YEW Wen Shan

Associate Professor

Affiliations

Associate Professor, Department of Biochemistry, Yong Loo Lin School of Medicine, NUS.
Deputy Director and Principal Investigator, NUS Synthetic Biology for Clinical and Technological Innovation (SynCTI).
Technical Member, Singapore Consortium for Synthetic Biology (SINERGY).
Supervisor, NUS Graduate School for Integrative Sciences and Engineering (NGS).
Deputy Chair, Masters in Environmental Management (MEM) PMC.
Deputy Chairman (Programme Outreach), NUS Medicine Graduate Programme Committee.
President, Singapore Society for Biochemistry and Molecular Biology.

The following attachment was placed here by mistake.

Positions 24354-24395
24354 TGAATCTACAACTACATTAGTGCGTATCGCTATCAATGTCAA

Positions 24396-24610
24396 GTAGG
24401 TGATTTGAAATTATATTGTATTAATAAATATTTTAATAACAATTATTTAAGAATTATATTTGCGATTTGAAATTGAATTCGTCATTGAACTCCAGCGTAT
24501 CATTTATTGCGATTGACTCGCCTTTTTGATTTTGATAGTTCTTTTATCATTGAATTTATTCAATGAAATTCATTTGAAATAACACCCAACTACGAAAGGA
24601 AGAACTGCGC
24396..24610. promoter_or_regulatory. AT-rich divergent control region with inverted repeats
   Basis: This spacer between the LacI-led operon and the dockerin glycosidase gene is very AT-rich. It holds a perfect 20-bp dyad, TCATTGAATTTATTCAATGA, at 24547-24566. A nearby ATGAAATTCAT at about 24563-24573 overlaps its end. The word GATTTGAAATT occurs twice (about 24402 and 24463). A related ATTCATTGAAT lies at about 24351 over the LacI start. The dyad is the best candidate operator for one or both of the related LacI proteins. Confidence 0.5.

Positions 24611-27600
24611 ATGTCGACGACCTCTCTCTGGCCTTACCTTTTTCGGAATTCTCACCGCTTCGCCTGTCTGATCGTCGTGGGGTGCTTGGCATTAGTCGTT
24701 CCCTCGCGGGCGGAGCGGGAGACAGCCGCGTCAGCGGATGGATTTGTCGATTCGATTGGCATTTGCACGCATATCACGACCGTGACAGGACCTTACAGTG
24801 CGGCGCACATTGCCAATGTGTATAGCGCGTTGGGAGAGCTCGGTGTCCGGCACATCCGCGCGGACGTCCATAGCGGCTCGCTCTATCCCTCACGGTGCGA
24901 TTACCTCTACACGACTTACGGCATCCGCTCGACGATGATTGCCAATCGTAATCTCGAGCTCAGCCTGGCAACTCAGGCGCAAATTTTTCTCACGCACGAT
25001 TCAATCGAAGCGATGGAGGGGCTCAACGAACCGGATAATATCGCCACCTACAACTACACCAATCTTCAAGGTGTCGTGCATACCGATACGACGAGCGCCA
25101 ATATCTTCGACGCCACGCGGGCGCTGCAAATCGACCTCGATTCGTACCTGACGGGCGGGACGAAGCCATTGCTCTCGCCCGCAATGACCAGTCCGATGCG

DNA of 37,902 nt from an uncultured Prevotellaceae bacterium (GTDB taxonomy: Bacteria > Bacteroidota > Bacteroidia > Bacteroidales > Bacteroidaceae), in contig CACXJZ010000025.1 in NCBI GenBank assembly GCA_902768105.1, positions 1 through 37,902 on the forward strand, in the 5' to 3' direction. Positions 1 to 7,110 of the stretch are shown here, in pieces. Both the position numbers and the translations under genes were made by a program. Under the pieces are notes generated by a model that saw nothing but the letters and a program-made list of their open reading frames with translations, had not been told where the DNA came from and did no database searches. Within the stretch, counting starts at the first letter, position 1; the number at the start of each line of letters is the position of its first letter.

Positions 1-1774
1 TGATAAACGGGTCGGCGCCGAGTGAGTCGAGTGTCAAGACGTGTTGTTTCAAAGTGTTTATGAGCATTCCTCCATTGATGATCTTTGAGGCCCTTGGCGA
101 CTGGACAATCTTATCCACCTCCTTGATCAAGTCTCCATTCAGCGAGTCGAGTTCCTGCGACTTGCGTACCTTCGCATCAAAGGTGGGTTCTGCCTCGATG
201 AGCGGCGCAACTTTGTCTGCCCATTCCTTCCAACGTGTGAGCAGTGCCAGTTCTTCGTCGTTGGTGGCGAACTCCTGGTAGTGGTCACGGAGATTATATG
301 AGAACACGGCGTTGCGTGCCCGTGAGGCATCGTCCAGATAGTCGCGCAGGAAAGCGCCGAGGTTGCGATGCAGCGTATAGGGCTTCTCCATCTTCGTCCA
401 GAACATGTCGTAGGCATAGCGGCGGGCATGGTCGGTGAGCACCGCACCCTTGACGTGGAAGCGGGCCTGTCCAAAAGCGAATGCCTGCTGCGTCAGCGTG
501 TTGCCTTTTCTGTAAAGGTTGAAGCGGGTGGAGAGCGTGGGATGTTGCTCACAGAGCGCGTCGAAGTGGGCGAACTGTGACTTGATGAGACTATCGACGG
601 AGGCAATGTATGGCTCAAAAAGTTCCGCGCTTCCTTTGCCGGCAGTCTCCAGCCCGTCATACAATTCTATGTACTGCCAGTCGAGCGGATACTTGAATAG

Education

Degree and Institution Year(s)
Ph.D. Biochemistry, University of Illinois at Urbana-Champaign, USA 2004
M.S., Biochemistry, University of Illinois at Urbana-Champaign, USA 2002
B.Sc., Biochemistry, National University of Singapore 1999

Professional Experience

Position and Institute Year(s)
Associate Professor, Department of Biochemistry, Yong Loo Lin School of Medicine, NUS 2015–present
Assistant Professor, Department of Biochemistry, Yong Loo Lin School of Medicine, NUS 2007–2015
Assistant Professor of Biological and Medical Science, Division of Engineering, Science and Technology, University of New South Wales Asia, Singapore 2007
Postdoctoral Research Associate, Department of Biochemistry, University of Illinois at Urbana-Champaign, USA 2004-2006
Herbert E. Carter Fellow, University of Illinois at Urbana-Champaign, USA 2002-2003
A*STAR International Fellow, University of Illinois at Urbana-Champaign, USA 2002-2003

Research Interest